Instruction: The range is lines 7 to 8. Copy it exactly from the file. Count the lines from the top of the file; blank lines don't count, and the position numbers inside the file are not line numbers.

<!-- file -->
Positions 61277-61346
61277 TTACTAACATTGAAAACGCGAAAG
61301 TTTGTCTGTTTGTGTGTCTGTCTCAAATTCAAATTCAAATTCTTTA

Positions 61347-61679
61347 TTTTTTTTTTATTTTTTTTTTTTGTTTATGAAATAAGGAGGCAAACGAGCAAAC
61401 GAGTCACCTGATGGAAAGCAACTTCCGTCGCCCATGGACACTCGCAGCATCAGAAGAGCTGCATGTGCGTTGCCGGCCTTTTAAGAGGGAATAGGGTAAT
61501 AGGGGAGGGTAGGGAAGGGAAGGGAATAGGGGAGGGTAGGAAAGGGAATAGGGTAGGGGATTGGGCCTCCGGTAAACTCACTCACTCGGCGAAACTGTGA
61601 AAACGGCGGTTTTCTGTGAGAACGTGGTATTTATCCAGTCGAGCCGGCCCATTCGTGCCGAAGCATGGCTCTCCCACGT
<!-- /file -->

61501 AGGGGAGGGTAGGGAAGGGAAGGGAATAGGGGAGGGTAGGAAAGGGAATAGGGTAGGGGATTGGGCCTCCGGTAAACTCACTCACTCGGCGAAACTGTGA
61601 AAACGGCGGTTTTCTGTGAGAACGTGGTATTTATCCAGTCGAGCCGGCCCATTCGTGCCGAAGCATGGCTCTCCCACGT